In the words of my friend, the Australian, I shall return.

The Stockholm Bloodbath

On the upcoming anniversary of the Stockholm Bloodbath, a public mass execution of members of the nobility and clergy in the middle of Stockholm on November 7-9 in 1520, a portrait of the man held responsible for it all. Kristian II, in Sweden nicknamed Kristian the Tyrant, the last reigning king of the Union of Calmar.

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The last reigning king of the Union of Calmar, Kristian II (r. Denmark and Norway 1513–1523, r. Sweden 1520–1521). Source: Historiska Museet.

100 noblemen and clergymen were executed for having been in opposition to the King or for being perceived as threats to his reign.

The executions took place at Stortorget (Main Square) in Stockholm. I took this picture of the square when I was there this summer.

Stortorget_2

Stortorget, Gamla stan, Stockholm. The location where the Stockholm Bloodbath took place. The building on the left is the Nobel Museum. Photo: E.H. Kern.

In the words of my friend, the Australian, I shall return.

Early Modern Infantry and History as Continuity and Change

It started with a tweet.

As an historian with a background in medieval history and who is currently researching the development of the European military-fiscal state of the seventeenth century, this tweet caught my attention for several reasons.

First, the question about the “specific moment” in history when everything shifted and a new world was ushered in is a commonly occurring query. I have been asked questions of this kind several times and never have I been able to give a straight answer, as in “this is the moment when everything changed.” The reason for this inability is simple: history is not a series of isolated events. It is a process. And as a process, changes and developments interlock and feed off each other. This is why the phrase “continuity and change” is a commonly occurring phrase in historical research. Because that is what history is. Continuity and change. At the same time.

Second, as is stated in this tweet, medieval warfare and early modern warfare are different from each other. The images used to illustrate the tweet is focused on weapons technology, which indeed did change during this period.

The early modern era sees the increased use of weaponry that are powered by gunpowder. This development led to changes in engineering, such as how to build fortifications. A medieval castle wall could withstand a siege where swords, ladders, crossbows, and even trebuchets, were used. However, a medieval castle wall is helpless against the firing power of a canon and so early modern fortifications needed to be built differently to withstand this kind of assault.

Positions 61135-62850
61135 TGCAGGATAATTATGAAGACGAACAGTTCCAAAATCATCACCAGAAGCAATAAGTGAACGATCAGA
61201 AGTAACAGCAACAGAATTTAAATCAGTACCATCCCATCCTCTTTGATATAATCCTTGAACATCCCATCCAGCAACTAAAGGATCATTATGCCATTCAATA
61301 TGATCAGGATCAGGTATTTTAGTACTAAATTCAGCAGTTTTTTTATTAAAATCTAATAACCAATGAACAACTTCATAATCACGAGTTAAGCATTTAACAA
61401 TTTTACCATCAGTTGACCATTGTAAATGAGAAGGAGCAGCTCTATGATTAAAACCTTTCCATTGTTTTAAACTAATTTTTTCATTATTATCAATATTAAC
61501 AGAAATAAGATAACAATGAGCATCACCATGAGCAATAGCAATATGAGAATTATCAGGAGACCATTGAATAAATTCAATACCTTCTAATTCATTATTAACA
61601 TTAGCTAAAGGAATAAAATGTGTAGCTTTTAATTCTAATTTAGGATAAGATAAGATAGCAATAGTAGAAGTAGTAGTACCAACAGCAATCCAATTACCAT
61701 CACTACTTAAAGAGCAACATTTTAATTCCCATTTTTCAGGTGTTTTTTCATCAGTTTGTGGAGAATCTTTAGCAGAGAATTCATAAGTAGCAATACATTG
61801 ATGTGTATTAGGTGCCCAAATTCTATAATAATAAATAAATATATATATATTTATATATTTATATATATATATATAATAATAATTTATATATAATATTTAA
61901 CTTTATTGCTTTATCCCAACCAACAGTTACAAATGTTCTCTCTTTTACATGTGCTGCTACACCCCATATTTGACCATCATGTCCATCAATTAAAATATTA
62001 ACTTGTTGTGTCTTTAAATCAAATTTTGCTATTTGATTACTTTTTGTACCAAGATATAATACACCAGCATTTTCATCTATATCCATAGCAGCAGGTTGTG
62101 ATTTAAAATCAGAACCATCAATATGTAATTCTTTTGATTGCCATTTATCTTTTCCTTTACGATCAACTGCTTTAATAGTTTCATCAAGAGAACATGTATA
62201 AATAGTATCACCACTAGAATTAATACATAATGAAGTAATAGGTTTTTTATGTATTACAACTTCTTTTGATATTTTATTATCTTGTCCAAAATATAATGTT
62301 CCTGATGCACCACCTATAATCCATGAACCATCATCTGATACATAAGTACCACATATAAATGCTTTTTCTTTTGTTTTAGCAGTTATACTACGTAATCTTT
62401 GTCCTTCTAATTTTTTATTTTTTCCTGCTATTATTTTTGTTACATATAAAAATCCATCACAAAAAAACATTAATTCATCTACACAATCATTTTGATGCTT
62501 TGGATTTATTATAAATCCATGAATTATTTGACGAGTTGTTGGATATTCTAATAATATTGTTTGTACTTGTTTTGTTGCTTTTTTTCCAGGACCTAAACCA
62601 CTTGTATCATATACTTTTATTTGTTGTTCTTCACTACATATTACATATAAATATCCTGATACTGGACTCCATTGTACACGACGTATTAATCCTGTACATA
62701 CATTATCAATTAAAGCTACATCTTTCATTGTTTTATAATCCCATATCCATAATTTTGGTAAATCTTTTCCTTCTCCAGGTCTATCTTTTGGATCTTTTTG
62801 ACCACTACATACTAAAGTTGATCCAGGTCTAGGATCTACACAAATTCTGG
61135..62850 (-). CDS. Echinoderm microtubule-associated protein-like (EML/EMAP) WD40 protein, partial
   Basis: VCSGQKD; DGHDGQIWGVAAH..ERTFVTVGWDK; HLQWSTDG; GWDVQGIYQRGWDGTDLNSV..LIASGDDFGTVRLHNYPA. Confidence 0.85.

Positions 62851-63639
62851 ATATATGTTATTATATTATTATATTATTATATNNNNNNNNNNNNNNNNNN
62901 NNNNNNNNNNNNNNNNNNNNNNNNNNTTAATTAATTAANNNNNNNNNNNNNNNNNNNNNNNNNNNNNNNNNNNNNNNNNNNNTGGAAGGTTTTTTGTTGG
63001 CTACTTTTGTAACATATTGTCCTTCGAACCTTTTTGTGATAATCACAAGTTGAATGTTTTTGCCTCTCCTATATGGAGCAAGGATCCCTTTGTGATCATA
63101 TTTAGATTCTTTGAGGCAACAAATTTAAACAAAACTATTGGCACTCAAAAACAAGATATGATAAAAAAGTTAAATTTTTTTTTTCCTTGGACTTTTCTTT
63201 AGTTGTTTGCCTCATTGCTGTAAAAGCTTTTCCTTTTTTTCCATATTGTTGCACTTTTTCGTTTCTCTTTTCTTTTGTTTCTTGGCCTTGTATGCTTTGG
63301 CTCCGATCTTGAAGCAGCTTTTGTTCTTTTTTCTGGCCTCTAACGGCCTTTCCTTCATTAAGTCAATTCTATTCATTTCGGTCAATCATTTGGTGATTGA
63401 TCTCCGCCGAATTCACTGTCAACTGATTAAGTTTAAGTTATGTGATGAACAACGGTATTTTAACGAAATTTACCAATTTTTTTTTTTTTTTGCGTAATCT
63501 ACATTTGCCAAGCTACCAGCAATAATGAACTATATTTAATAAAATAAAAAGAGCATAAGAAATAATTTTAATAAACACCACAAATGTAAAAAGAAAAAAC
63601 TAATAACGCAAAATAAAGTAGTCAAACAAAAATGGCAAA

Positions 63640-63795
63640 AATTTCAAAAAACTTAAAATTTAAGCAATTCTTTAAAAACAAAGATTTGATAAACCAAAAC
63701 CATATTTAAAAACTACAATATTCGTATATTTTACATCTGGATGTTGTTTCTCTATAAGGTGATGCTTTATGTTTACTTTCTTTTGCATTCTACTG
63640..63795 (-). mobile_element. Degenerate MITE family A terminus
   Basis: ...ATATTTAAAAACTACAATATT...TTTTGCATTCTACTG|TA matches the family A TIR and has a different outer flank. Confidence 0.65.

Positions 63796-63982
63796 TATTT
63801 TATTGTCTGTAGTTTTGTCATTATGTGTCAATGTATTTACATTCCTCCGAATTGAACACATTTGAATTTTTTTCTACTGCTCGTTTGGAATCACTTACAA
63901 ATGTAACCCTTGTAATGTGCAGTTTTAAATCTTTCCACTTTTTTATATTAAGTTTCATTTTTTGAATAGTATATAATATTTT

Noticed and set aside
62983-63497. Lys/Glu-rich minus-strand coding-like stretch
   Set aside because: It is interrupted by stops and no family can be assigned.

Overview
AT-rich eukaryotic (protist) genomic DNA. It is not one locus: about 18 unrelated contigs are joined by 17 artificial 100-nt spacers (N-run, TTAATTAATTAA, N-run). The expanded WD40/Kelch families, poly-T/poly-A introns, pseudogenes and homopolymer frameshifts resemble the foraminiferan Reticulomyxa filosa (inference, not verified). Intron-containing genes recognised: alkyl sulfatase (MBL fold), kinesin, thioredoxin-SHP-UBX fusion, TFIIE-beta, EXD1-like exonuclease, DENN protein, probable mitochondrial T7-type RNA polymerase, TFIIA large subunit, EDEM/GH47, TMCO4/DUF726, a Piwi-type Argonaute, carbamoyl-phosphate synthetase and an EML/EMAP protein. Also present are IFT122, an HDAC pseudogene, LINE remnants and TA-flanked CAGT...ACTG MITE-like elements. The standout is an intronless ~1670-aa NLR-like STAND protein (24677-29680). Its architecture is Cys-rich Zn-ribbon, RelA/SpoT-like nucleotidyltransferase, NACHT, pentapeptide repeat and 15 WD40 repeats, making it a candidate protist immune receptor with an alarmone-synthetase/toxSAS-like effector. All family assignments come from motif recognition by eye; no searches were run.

Third, the tweet mentions the differences between a medieval army and an early modern army regarding its infantry. If you ask me, this is where it gets interesting.

As I have stated previously here on The Boomerang, fighting a war is much more than just soldiers, guns, and ammo. War is a way of organizing a society. This is why we speak of societies being in a state of war. And no other time period in European history displays this more clearly than the early modern period.

The early modern period was a time of more or less constant war, the epitome of which would be the Thirty Years’ War (1618–1648) which caused major devastation to the European continent, the likes of which would not be seen again until World War II.

Early-modern warfare became the result of the economic system of the time—mercantilism. Mercantilism preached a positive trade balance which would be maintained through territorial expansion and government monopolies. Territorial expansion was achieved through colonization in other parts of the world and through war.

To be able to maintain a society more or less in a constant state of war, the state itself needed to be reformed. War during the early modern era differed from war during the Middle Ages in that it affected society as a whole on a larger scale.